A lack of basic financial knowledge leads to money troubles later in life. Middle school students can begin to learn the basics of budgeting and saving money. Hands-on activities will give them the practice they need to apply the principles in real life, helping them to achieve financial success.
Needs Vs. Wants
One of the most important concepts of correct budgeting is the difference between a "want" and a "need." Students should learn that spending money on the "wants" can lead to debt. Give students a list of items and have them separate them into "needs" and "wants." List some items that fall into gray areas. For example, as adults, the students may need a car to get to their job, but they may want a Mercedes.
Minimum Wage Budget
Living on a limited income is a challenge for many families in America. Have students imagine that they are adults, working a minimum wage job. Give students several options for how they can budget this money to make it work. For example, students could choose between living with a roommate and having more money for entertainment or living alone and having to make cuts to accommodate the higher cost. If students want to imagine that they are part of a family, you could increase the monthly income to count for two incomes.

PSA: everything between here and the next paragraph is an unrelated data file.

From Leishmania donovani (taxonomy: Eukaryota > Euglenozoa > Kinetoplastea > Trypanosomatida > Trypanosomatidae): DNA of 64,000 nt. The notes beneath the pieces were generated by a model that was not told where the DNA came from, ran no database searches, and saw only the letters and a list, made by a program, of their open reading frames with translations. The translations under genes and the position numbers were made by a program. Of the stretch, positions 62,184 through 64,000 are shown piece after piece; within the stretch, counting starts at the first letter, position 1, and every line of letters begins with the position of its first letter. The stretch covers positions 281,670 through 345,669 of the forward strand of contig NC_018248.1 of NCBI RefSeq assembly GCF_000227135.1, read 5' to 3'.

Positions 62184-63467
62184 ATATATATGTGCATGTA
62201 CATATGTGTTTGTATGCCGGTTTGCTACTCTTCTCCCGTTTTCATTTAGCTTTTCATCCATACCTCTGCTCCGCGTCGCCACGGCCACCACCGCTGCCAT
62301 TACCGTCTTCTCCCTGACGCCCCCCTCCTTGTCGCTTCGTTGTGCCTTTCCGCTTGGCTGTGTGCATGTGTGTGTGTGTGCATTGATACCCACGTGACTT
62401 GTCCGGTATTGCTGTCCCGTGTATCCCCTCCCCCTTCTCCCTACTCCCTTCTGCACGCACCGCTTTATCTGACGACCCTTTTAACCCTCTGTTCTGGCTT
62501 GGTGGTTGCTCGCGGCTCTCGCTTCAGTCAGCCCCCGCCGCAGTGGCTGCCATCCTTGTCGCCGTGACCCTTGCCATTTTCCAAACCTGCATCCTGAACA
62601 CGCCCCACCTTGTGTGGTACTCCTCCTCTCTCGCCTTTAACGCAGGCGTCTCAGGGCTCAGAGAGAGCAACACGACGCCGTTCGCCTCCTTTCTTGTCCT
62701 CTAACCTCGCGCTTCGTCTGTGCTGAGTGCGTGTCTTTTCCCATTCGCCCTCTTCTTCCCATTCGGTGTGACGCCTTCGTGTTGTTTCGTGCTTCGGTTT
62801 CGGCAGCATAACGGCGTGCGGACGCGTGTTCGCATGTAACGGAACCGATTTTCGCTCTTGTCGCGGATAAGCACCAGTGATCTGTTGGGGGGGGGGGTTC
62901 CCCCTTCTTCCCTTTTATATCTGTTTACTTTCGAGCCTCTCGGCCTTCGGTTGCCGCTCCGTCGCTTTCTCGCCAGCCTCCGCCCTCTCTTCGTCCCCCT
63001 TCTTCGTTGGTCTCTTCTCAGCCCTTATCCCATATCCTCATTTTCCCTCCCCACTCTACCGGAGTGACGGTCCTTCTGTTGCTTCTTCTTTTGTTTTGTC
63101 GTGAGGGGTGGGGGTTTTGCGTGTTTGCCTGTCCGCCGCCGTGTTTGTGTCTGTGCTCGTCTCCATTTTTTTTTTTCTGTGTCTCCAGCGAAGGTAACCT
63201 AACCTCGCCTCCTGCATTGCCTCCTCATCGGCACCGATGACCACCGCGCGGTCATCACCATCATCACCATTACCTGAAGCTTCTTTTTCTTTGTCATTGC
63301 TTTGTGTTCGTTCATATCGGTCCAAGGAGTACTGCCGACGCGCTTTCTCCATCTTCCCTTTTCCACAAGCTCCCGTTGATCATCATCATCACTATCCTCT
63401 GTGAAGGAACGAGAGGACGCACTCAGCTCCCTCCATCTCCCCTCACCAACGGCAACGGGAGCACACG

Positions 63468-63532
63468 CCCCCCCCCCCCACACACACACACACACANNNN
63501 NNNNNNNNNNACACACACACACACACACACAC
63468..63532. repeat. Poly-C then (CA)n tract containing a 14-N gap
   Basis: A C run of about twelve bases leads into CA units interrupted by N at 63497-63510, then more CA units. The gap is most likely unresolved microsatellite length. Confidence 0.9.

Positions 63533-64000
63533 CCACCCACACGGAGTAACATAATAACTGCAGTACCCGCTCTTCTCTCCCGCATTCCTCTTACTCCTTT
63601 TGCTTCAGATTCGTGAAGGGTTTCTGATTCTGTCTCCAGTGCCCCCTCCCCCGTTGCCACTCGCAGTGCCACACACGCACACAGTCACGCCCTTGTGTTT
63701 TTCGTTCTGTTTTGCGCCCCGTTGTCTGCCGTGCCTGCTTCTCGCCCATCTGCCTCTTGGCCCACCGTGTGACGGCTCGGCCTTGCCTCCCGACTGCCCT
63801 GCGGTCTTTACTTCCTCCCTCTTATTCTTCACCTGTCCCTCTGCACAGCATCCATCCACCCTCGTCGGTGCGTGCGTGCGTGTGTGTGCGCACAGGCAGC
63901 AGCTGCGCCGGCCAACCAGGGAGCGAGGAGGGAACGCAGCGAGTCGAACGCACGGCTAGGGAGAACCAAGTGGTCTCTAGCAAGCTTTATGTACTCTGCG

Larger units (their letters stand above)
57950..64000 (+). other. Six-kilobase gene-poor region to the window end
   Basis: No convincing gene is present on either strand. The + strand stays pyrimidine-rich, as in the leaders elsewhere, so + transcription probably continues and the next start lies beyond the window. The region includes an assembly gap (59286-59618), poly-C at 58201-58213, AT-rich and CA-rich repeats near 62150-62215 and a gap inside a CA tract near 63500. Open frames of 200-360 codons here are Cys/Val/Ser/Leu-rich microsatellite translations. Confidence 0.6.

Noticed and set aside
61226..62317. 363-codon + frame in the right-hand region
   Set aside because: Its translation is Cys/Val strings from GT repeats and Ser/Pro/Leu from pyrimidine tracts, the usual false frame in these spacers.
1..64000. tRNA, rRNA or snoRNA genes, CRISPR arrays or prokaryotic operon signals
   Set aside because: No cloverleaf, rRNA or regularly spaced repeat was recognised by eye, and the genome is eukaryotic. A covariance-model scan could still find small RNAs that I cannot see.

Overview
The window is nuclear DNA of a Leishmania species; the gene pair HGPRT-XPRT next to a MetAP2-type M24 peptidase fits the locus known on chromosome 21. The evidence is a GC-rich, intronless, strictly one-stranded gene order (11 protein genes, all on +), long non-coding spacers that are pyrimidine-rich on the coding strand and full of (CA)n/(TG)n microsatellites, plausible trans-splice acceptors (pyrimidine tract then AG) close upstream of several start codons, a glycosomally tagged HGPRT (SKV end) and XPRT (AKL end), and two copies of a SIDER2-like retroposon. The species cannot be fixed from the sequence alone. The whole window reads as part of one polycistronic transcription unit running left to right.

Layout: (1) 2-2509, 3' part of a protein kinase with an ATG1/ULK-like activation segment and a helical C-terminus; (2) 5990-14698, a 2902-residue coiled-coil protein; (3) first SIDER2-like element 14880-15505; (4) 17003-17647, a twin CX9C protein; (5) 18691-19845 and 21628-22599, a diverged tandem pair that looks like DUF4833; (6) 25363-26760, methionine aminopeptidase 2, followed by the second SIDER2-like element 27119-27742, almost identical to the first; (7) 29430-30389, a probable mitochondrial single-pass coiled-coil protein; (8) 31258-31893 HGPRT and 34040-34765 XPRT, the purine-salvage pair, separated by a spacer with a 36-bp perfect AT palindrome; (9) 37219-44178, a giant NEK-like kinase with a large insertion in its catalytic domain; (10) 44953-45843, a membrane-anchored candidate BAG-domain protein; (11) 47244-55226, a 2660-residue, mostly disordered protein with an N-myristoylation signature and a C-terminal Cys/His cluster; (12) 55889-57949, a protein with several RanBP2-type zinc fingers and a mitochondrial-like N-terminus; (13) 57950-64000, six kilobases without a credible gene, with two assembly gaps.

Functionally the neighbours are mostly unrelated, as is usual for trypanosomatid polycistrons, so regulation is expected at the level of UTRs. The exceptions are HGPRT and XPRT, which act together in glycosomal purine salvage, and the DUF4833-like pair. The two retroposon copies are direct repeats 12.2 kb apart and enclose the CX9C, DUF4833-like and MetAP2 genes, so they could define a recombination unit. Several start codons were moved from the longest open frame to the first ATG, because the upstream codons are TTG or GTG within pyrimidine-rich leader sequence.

Price is Right
When shopping on a budget, it's essential to know the common costs of certain items so that you know when something is a good deal and when it is not. Play games like you'd see on the TV game show "The Price is Right" where students guess the cost of common household items or place items in order of cost, from lowest to highest.
When budgeting, you should count for everyday expenses, but save for some long term goals as well. Some people also like to set aside a certain amount for charity. Ask students to plan their own personal budget. Their incoming money could be an allowance from parents or they may work small jobs, like babysitting. A student should divide her earnings so that she is using some money now, donating some to charity and saving for a bigger expense later, such as a college fund or an expensive item that she wants.
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